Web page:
I decided to look in more detail into the abundance of tropical activity in Europe. These are conventional tropical cyclones as officially declared by NOAA and do not include Medicanes. A few points to clear up: Hurricane force winds are rare but do occur in the UK. The last time sustained hurricane force winds occurred in the UK was probably 3rd January 2012 in the central belt with winds widely sustained in the low 70s. The 'Michael fish Hurricane' is a more infamous example. However these storms were not hurricanes despite being hurricane strength. A hurricane is a barotropic system, whereas these storms were baroclinic in nature (although often strong baroclinic systems started out life in the tropics as hurricanes). In order to get a true hurricane to hit Europe two criteria would have to be satisfied:
1) Hurricane force winds
2) Storm is barotropic
Satisfying both criteria at the same time is extremely difficult in Europe though I have reason to believe it is actually possible just vanishingly rare (probably a 1 in 1000 year event for the UK). The real issue is getting a tropical cyclone that has already formed to remain tropical long enough to make landfall with the UK. Contrary to popular belief the low sea surface temperatures are not the main issue, but the ultra high wind shear environment that literally rips storms apart. Essentially the problem comes down to the wind shear either being low enough or the storm moving fast enough that the extratropical transition doesn't have time to occur. Both of these two solutions have been attempted.
Above are some schematic tracks with marks depicting the location at which the extratropical transition occurred for storms particularly far north or east. Tropical cyclones originating further south tend to get further north but also decay further west while storms originating further north get much further east. The former category includes very strong cyclones (often storms that obtained major cat3+ status during their lifetime) whilst the later contains much weaker storms (usually TD-C1 strength). In the former case its simply a matter of speed, run as fast as possible so you can die further NE, whilst the later category doesn't need to be strong or fast because the wind shear is marginal rather than devastating.
As you can see from the map storms have nearly made it into Europe with a cluster of dying tropical cyclones just to the south west of the UK and to the west of Spain. Here are a few case Studies.
Hurricane Debbie (1961)
Disputed landfall as a category 1 hurricane in Ireland. However even before the disputed transition the hurricane's cloud field still affected Ireland. Therefore even if it didn't landfall it is the only undisputed case, ever, of a true hurricane affecting the British Isles.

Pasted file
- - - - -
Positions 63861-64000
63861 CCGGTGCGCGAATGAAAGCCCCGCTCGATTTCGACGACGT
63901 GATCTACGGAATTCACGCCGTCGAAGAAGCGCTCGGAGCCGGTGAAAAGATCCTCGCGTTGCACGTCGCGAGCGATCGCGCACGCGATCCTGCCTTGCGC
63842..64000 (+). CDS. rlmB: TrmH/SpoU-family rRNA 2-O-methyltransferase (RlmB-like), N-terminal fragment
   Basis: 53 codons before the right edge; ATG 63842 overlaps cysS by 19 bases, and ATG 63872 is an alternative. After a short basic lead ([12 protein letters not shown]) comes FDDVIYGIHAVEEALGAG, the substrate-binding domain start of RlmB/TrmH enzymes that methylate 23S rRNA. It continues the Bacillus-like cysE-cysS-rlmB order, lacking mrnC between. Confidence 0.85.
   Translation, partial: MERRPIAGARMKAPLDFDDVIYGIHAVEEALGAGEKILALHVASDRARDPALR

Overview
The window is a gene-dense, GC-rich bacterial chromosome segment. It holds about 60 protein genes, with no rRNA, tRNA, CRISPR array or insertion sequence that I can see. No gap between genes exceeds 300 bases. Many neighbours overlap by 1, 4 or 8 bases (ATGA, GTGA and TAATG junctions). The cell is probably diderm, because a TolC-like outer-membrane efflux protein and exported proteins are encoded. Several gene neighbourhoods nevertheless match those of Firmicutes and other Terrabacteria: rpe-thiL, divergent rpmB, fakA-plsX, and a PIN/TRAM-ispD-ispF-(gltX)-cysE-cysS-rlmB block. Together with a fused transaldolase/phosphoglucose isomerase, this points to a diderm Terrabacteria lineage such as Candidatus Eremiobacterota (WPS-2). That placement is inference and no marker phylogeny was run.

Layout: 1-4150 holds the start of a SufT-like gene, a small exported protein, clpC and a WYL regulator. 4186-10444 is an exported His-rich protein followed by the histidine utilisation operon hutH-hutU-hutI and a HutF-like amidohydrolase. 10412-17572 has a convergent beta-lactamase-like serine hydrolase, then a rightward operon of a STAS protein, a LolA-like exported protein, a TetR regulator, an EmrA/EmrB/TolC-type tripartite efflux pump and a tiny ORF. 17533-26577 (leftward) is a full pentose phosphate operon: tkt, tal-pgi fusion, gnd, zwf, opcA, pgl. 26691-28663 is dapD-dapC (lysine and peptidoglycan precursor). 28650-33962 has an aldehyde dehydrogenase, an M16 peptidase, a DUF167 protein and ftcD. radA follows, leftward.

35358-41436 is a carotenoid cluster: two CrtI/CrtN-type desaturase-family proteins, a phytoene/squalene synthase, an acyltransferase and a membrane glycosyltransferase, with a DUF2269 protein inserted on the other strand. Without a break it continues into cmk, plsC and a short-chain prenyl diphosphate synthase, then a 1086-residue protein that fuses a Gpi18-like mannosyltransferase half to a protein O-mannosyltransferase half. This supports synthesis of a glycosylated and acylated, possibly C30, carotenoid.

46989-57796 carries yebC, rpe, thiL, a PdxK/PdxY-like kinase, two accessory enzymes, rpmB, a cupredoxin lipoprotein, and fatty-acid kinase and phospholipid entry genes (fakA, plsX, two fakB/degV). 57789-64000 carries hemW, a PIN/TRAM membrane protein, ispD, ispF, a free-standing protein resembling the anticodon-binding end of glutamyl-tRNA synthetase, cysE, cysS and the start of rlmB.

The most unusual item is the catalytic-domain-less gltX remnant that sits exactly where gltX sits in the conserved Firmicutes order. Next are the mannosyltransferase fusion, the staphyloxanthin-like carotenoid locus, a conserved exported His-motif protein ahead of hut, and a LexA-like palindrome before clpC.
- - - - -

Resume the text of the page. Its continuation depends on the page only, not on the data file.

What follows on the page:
Hurricane Faith (1966)
Underwent extratropical transition as a category 1 hurricane just to the east of the Faero Isles. This is the furthest North a hurricane has ever managed to get before transitioning
Hurricane Vince (2005)
The only undisputed landfall of a tropical cyclone in Europe. Vince briefly made Cat 1 status although it landfilled as a tropical depression in Spain.
Hurricane Chloe (1967)
The closest a barotropic system has ever come to France. Disputed records indicate it may have been within 30 miles of the French coast before the, at that point, tropical storm underwent transition.
Tropical storm Grace (2009)
Probably the closest a barotropic system has ever come to landfalling in great Briton. Its latitude was the same as cornwall when it underwent transition and its remnants (which still had hybrid characteristics) landfilled in wales just a few hours later.
Hurricane Fran (1973)
The category 1 counterpart to Grace. Its transition occurred while it was slightly further south but did so while a catogary 1.
Meeting the first criteria doesn't seem difficult for the UK. Since the UK is further north the systems that come close are more likely to be catogary 1 strength when they transition. For the likes of Spain or France this would be more of an issue with weaker storms having a better chance of staying alive long enough before they transition. Anyway the likes of Faith and Debbie, in particular, prove it is possible for a Storm to hit the UK and SW Scotland is probably the best bet for a category 1 just before transition. It will happen eventually but not necessarily in our lifetimes. Europe is right on the periphery of where a tropical cyclone can survive, and only the most resilient manage to get that far before transitioning.
EDIT: Forgot to mention, if tropical cyclones in unusual places is something that interests you, check out my YouTube video on my top 5 favourite tropical cyclones of all time (some are mentioned above). These are cyclones that ended up in very unusual places!
Edited by user
12 September 2017 14:15:29
| Reason: Not specified
2022/2023 Snow days (approx 850hpa temp):
18/12 (-1), 06/03 (-6), 08/03 (-8), 09/03 (-6), 10/03 (-8), 11/03 (-5), 14/03 (-6)
Total: 7 days with snow/sleet falling.
2021/2022 Snow days (approx 850hpa temp):
26/11 (-5), 27/11 (-7), 28/11 (-6), 02/12 (-6), 06/01 (-5), 07/01 (-6), 06/02 (-5), 19/02 (-5), 24/02 (-7), 30/03 (-7), 31/03 (-8), 01/04 (-8)
Total: 12 days with snow/sleet falling.